When a business intends to prove that its products or services are safe and effective, it might engage in practices that are morally unethical and professionally suspect. An example of unethical business research conduct was the case of Neurontin, a drug manufactured by Pfizer and Parke-Davis. The drug is approved for the treatment of post-herpetic neuralgia and epilepsy but it can also be used off-label for uses that FDA has not approved. These off-label uses include treating bipolar disorder, migraines and restless leg syndrome (Ramírez de Arellano, 2009).
In many instances, physicians prescribe the drug off-label for a wide range of conditions such as insomnia and hot flashes. With time, it has been found that the off-label uses have exceeded the uses that FDA has approved. In 2004, Pfizer urged physicians to give more prescriptions of the drug’s off-label uses something that is not legal. The company was interested in having more of the off-label uses approved by FDA, it went ahead to carry out research to establish if the drug also works for other conditions. If they are able to convince the federal regulation that they have enough evidence of the drug’s efficacy and safety, then FDA can extend some of off-label uses. Pfizer and Parke-Davis used some unethical strategies to offset their scuttle publications of some unfavorable findings they got (Ramírez de Arellano, 2009).
They used deceptive tactics such as delaying reports that had indicated no evidence of the efficacy of the drug. They also reinterpreted negative data and bundled negative findings together with positive studies in order to neutralize their results. They used selective outcome reporting, a practice that employed two different techniques: changing trial outcomes to produce the results they wanted and not reporting negative outcomes. Alteration of outcomes of trials so as to achieve the desired results involves the modification of the purposes of research after it has been done. Drug trials involve primary and secondary outcomes, but the primary outcomes rea more important.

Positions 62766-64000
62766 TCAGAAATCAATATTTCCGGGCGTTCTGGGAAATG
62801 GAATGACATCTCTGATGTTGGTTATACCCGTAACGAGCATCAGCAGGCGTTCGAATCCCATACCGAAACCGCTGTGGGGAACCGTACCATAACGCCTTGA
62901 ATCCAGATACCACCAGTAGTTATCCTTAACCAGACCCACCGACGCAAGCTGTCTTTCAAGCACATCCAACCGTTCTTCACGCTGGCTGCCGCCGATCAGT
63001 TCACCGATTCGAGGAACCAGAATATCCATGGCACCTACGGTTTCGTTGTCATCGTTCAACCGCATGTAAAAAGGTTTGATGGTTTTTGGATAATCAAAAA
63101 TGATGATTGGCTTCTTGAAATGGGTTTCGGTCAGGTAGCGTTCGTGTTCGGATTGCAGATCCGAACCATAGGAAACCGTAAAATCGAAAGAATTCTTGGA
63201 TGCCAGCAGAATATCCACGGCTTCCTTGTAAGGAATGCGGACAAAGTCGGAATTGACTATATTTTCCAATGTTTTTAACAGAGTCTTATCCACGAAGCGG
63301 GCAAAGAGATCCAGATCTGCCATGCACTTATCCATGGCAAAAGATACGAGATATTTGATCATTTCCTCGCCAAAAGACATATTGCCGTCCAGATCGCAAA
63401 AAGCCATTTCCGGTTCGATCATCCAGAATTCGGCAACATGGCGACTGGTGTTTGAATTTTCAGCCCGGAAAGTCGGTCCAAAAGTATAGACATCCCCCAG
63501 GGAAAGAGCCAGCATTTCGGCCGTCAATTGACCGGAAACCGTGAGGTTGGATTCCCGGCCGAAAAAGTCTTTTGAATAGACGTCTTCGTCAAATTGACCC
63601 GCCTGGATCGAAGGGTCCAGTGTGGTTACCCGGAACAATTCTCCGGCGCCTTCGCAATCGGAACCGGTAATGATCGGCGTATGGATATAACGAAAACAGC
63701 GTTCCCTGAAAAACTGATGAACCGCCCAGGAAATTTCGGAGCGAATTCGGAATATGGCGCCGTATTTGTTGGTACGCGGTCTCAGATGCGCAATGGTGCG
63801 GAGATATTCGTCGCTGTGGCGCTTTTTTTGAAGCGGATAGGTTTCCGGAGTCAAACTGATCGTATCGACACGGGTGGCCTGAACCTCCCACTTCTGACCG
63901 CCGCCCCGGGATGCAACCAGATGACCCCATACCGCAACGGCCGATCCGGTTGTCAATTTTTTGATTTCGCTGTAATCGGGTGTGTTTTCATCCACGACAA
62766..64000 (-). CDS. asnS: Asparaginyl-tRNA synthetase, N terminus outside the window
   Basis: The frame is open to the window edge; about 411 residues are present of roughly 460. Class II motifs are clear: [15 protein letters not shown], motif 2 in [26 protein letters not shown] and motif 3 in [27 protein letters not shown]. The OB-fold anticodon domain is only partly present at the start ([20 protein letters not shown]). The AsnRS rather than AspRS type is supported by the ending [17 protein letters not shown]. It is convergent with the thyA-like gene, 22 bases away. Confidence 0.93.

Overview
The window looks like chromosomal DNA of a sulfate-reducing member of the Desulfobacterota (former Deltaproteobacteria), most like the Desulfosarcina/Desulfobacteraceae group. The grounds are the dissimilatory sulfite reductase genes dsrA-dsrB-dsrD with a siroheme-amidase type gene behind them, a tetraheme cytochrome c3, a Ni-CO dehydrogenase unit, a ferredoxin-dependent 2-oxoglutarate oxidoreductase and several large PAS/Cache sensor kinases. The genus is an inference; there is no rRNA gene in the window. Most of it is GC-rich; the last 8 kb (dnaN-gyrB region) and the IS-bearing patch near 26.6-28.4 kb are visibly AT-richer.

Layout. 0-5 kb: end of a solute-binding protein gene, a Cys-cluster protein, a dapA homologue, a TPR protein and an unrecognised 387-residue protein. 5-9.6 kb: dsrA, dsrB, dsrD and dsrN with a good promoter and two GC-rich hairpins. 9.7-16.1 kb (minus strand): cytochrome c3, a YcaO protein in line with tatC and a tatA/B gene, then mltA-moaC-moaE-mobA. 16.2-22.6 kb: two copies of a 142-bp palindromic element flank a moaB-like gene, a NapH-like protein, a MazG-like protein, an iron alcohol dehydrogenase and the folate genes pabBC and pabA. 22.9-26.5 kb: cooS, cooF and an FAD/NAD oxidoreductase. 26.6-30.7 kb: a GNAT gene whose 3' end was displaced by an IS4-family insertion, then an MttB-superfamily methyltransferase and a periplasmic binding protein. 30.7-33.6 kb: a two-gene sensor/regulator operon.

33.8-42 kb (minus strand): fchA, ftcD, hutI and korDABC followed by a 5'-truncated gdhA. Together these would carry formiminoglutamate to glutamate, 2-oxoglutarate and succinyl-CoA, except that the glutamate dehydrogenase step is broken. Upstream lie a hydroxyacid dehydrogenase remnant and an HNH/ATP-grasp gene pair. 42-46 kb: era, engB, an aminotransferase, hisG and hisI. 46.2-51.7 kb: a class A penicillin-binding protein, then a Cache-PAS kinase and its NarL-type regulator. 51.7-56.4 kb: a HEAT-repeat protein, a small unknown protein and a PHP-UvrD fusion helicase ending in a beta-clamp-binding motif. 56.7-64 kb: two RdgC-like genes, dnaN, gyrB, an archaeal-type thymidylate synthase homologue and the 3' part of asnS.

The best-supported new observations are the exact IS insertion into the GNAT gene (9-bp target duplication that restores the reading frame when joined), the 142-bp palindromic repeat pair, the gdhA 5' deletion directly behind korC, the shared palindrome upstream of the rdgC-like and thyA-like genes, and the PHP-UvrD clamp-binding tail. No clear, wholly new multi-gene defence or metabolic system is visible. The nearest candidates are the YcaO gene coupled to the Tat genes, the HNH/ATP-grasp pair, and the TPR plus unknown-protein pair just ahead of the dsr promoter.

In this unethical research behavior the injured parties are the patients who were deceived to think that the drug could treat some of their conditions. Patients bought the drug with the knowledge that it could cure some of their conditions which was not true. The patients ended up buying the drug but the drug was not effective in treating their conditions. Physicians who were convinced to sell the drug for other uses were also affected by the unethical behavior. They often had to deal with unsatisfied patients who bought the drug to treat their conditions. The physicians would also be reported to authorities for prescribing a drug that was not effective.
The unethical behavior by Pfizer and Parke-Davis resulted to the company being fined $430 million for criminal fines and other civil penalties (Ramírez de Arellano, 2009). The public image of the organization was also destroyed by the unethical business behavior. People no longer believed in the organization and the negative image made people stop purchasing other drugs produced by the company. The unethical behavior resulted to individuals boycotting products from the organization as they no longer trusted the organization. The unethical behavior resulted into the society having a negative impression of the company. These practice undermined the trust the society has on science and also mocked the system that comes up with evidence for making decisions (Ramírez de Arellano, 2009).
The unethical behavior could be avoided by publishing the correct results regarding the research. The organization should not have altered the results in any way but displayed the true outcome of the research. Clinical trials are the core of what people do in healthcare and hence any results should be adequately reported to avoid any problem from drug use.
Ramírez de Arellano, A. (2009). HEALTH AND SAFETY. Retrieved January 10, 2015, from http://www.citizen.org/Page.aspx?pid=2887
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